Jessica Jones kicks butt & takes names
by rick olivares
Jessica Jones, Marvel’s latest adaptation of a comic book hero into television, is a winner.
The 13-episode series available on Netflix, is just as captivating as previous Daredevil (they are set in the same universe and neighbourhood) series but in some ways more intoxicating as you take in the dark and dangerous world that the characters live in. You watch and are transfixed. You feel repulsed and sick with every plot twist and turn; the moral ambiguity blurring lines between the good guys and bad guys. As the skeletons in each character's closet is revealed, you are reminded that the world we live in isn’t just black and white as there are a lot of greys in between. And that is what makes Jessica Jones not only fascinating but perhaps the best shows on television.
Note that I didn’t mention the “S-word” and that is for “superhero."
It isn’t any secret that from the day that Marvel Comics first hit the stands in 1963, the creators strove to depict their pantheon of characters as if they lived in the real world. The Marvel Cinematic Universe has reinforced that and Jessica Jones, sans any cape and with only the occasional use of her super strength, comes across as a psychological crime thriller that deals with complex themes such as rape, post-traumatic stress disorder, and sexual assault among many others. Many of these scenes aren’t depicted at all but how the characters grapple with these issues is more than enough given the emotional scars they carry.
Krysten Ritter as Jessica Jones is particularly entrancing and intoxicating. Beneath the tough exterior is one vulnerable person who at times doesn’t make the right decision. She curses, brawls, swigs alcohol like it was water, and has great sex. But at the bottom of it all are her struggles between being a top private investigator and her thirst for revenge at Kilgrave who victimized her over a period of time.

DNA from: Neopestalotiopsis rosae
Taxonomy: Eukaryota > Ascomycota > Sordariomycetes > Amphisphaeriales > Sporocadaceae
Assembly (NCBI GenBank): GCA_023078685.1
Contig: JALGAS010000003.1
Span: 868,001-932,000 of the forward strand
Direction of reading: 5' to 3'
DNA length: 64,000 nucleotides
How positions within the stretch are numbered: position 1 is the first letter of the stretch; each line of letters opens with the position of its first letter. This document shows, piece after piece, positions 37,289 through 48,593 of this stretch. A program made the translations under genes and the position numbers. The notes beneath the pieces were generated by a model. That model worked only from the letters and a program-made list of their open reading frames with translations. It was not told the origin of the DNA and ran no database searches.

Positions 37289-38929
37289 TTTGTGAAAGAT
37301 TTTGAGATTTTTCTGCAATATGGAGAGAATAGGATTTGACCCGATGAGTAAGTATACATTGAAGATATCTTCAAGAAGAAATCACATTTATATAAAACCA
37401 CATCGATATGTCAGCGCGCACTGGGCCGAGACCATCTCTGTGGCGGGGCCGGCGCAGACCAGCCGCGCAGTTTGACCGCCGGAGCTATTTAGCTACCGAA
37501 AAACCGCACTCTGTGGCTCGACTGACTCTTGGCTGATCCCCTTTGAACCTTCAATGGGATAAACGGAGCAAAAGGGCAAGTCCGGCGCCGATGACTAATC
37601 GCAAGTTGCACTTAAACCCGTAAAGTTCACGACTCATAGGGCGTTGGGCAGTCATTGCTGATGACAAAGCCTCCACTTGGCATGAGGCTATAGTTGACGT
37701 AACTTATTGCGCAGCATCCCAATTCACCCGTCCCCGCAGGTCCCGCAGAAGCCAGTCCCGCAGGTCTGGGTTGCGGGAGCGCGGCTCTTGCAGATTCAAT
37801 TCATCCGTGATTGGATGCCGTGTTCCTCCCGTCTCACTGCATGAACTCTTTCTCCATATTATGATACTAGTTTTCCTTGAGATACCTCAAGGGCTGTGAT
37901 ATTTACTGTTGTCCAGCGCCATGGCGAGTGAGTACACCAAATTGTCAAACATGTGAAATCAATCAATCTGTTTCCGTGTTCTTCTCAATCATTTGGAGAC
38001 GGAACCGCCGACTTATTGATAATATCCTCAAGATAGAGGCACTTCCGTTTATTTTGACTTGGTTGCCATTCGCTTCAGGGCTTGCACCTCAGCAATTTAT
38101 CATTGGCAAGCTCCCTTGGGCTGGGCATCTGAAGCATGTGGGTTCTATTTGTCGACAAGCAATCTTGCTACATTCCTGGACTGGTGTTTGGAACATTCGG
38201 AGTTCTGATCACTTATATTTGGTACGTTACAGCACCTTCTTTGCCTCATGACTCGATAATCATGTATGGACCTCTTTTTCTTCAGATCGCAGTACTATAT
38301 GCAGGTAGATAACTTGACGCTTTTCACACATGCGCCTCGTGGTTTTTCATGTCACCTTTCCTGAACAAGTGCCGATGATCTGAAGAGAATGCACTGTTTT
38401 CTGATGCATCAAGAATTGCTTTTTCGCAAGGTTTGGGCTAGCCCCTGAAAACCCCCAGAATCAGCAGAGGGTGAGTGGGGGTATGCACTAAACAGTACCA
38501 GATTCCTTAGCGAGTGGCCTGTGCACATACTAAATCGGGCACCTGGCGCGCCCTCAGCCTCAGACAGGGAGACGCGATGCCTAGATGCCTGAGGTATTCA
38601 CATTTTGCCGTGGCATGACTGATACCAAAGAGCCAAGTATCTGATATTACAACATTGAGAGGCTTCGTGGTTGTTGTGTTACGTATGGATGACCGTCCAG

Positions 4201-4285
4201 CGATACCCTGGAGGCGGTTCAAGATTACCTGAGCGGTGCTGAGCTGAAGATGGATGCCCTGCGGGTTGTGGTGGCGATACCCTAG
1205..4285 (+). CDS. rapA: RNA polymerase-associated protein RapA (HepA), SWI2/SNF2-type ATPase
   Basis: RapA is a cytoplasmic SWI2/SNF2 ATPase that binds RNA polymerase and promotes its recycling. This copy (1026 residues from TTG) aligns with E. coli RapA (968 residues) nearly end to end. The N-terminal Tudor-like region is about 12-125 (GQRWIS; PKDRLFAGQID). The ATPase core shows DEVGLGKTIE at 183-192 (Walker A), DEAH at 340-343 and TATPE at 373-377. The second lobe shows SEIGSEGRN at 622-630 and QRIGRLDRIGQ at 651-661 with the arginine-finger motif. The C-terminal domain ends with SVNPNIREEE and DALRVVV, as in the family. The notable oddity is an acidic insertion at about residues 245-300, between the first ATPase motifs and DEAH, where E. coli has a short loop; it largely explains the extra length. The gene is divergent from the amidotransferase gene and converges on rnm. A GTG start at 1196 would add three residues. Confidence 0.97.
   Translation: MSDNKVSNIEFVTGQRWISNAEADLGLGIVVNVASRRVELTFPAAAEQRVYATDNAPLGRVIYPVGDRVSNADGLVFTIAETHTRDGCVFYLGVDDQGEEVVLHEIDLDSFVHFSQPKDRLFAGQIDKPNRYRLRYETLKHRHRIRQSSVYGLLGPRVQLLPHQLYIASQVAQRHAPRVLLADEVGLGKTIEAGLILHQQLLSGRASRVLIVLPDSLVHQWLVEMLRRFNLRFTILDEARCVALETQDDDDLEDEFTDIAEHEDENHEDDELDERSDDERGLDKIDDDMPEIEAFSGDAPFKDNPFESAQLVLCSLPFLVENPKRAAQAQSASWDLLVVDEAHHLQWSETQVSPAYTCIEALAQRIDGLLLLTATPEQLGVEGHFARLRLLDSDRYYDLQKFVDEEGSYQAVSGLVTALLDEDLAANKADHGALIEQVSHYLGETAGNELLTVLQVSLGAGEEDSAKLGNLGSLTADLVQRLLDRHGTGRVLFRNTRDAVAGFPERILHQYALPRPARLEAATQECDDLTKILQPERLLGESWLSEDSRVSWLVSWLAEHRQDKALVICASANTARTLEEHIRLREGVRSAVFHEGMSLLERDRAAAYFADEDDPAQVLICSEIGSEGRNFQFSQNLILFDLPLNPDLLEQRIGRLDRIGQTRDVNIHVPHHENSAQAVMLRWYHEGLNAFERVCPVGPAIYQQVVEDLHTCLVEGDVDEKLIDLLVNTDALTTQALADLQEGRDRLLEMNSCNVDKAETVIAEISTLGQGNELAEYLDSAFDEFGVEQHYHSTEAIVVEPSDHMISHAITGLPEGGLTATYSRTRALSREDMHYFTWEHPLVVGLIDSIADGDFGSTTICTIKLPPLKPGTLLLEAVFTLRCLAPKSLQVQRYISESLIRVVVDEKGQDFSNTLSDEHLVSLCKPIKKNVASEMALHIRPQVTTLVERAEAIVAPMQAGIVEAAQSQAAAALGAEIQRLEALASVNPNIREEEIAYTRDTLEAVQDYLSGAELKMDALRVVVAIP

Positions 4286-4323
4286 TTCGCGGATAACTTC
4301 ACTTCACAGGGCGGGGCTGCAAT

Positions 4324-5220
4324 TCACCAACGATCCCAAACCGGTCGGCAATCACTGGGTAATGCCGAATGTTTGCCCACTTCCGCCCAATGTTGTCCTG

Ritter turns in a terrific performance as the reluctant and complicated anti-hero, Jessica Jones. Even with that perpetual scowl on her face, she looks sexy and is a wonderful delight.
But Ritter’s lead character is given a run for her money as the star of the show with David Tennant’s chilling portrayal of Kilgrave, a villain who can control people with a mere word.
For the second consecutive Netflix Marvel series (Daredevil preceded this), the villain almost steals the show from the hero. It is hard to reconcile Tennant who is known to many today as Doctor Who with the psychotic Kilgrave.
In the comics version, Kilgrave is Croatian. The ethnic turn to go with British accent and charm of Tennant greatly adds to the nefariousness of his misdeeds. It turns out that beneath the suave veneer is a man who feels he was abused as a child is a heinous killer who ruins lives.
Kilgrave is given a glimpse of redemption when Jones forces him to do good and that adds to the torture of the viewer who may believe that criminals can redeem themselves. But that begs the question, how can monster like Kilgrave be kept on a leash?
The answer is you can’t. It is the nature of the beast. You still eliminate them because they are loose canons and isn’t as cut and dried as one would think. People wrestle with the results of their decisions and choices throughout the series.
Choices that all of Jones’ allies or pseudo-allies have to make at one point or another.
Michael Colter, who plays Luke Cage, Jones’ romantic interest and also a superhuman in his own right (in the comics version he is known as Power Man for his strength and unbreakable skin), spurs Jones when he learns that she inadvertently killed his wife. But later on, he returns to seek Jones’ help. Unlike Jones who knows what to do with her abilities, Cage doesn’t and that makes him a little reckless and that leads him to fall under Kilgrave’s control.
The rest of the main cast — Carrie Anne Moss’ Jeri Hogarth, Rachael Taylor’s Trish Walker, Eka Darville’s Malcolm Ducasse, and Wil Traval’s Will Simpson — are also complex characters who are more than just props to populate the show. Their lives are all intertwined and they too make questionable decisions whose effects send their individual plotlines careening into a car crash of a conclusion. If you read Marvel Comics’ you know that Walker becomes the heroine, Hellcat, while Simspon becomes the crazed patriot, Nuke, who becomes an unwitting pawn in a larger game that involves the Kingpin. So it is entirely possible that somewhere down the road before the “Defenders” — Daredevil, Jessica Jones, Power Man, and Iron Fist — unite.
There were moments when I thought that the 13-episode first season was taking too long and that I wished there was more than one villain to the show. But as it is, it turned out just right.
And thus, I do not need a verbal suggestion from Kilgrave to be transfixed by this gritty and wonderful series.
Like Daredevil that was a runaway hit and necessitated a Season 2, here's to more of Krysten Ritter's Jessica Jones.